May 25th, 2016 ~ Vol. 85 No. 21
Pass resident brought out of retirement to help fight Fort Mac fire
Crowsnest Pass Herald Front Page
Herald contributor photo
Darryl Johnson during his flight over the Fort McMurray fire. Johnson was asked by the government to help with the emergency situation in the city.
Pass Herald Reporter
Retirement will have to wait for Darryl Johnson.

A fire, which has come to be known as "the beast," that destroyed 2,400 homes and businesses, and displaced upward of 94,000 people from around Fort McMurray won’t let him retire.

The government of Alberta has reenlisted the Crowsnest resident to help with the emergency situation in Fort McMurray.

During his decades in forestry, he’s been involved in a number of disasters from the 2003 Lost Creek Fire to the 2011 Slave Lake wild fire. He says the one in Fort McMurray is the worst by far.

“In my 39 years, I’ve never worked on an incident that’s been this complex,” he said. “It’s really unfortunate for the folks who’ve lost so much. It’s a major disaster.”

He spent two weeks in Fort McMurray working as a wildfire operations specialist for the Provincial Forest Fire Centre.

“They’ve rehired me specifically for the interim, it’s a temporary assignment,” he said. “As long as they need my services, I’ll be available. When they no longer need me, I’ll go back and start planning my retirement calendar.”
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He was back in the Pass for May long weekend but returned to Fort McMurray on May 24 for up to three weeks to serve in the Regional Emergency Operations Center as an incident leader.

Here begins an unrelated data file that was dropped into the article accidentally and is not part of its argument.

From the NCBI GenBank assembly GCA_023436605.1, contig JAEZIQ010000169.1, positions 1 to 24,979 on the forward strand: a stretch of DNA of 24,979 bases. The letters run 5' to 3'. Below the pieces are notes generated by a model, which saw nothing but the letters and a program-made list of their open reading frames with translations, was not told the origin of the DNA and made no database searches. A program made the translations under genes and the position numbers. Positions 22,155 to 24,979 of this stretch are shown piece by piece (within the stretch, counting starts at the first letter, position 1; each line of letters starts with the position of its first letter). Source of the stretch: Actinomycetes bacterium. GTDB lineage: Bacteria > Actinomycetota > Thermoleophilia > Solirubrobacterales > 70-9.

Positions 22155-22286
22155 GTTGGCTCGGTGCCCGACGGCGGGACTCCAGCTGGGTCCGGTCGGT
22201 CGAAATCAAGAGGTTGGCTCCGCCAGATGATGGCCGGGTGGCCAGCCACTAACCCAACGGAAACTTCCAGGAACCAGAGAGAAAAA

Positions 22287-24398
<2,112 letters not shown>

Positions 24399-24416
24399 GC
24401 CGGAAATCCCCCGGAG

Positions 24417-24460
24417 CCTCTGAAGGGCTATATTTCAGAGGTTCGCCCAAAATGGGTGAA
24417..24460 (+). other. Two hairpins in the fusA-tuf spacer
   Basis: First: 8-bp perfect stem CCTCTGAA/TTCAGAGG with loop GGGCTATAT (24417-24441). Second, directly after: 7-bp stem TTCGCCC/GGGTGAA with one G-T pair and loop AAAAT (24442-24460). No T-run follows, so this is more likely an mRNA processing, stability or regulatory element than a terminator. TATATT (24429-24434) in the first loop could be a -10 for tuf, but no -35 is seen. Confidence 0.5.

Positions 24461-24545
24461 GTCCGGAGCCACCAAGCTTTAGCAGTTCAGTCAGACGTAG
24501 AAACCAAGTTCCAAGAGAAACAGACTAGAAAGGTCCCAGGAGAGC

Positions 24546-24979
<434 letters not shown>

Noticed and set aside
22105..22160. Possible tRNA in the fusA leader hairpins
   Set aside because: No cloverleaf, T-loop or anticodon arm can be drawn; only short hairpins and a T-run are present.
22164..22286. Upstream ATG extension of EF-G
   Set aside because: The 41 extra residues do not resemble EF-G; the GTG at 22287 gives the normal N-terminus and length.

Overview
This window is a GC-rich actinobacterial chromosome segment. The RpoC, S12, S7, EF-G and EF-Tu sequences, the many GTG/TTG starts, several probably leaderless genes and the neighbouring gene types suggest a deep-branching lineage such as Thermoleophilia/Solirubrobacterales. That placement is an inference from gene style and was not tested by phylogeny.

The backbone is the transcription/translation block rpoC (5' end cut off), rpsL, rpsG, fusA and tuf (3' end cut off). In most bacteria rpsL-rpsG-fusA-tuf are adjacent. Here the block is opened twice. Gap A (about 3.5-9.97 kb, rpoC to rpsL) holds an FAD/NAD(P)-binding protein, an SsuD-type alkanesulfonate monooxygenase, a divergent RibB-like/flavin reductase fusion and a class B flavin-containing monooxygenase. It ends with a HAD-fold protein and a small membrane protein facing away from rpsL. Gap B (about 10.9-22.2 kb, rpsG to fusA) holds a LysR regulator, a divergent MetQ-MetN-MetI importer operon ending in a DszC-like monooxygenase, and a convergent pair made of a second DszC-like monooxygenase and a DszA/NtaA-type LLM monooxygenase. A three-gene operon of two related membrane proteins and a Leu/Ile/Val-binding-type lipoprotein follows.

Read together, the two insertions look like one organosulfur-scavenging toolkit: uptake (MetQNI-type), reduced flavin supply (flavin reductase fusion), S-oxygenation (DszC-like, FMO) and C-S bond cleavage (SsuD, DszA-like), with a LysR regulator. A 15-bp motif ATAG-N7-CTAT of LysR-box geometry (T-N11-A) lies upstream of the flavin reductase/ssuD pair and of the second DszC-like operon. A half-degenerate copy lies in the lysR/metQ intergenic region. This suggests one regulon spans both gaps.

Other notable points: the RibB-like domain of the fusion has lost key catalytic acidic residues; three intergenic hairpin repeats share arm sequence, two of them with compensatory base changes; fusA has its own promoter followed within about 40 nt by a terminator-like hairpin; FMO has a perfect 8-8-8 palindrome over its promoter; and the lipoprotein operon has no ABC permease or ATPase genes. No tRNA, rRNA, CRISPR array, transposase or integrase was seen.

He said he was happy to postpone his retirement but regretted he’d be missing the 22nd annual Ed Gregor Stewardship Day, which will be held June 4 at the Blairmore Ranger Station.

“I am sad to have to miss this one,” he said. “I have only missed two in the past 22 years and on both occasions it was to be sent out on active forest fire duty somewhere else in the province.”

On May 22, the Fort McMurray wildfire was estimated to cover 522,892 hectares, including 741 hectares in Saskatchewan. That’s up from the 504,443 hectares it covered Saturday afternoon.
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Preparations continue for the return of residents. Gas and electricity have been restored to about 90 per cent of undamaged structures.

Premier Rachel Notley has stated Fort McMurray-area residents will be allowed to return home on a voluntary basis starting June 1, provided the fire is no longer a threat to the community, basic infrastructure is restored, local government is reestablished and other conditions.

Cooler temperatures and rain are in the forecast for the region this week, which is good news for those fighting the fire.
May 25th ~ Vol. 85 No. 21
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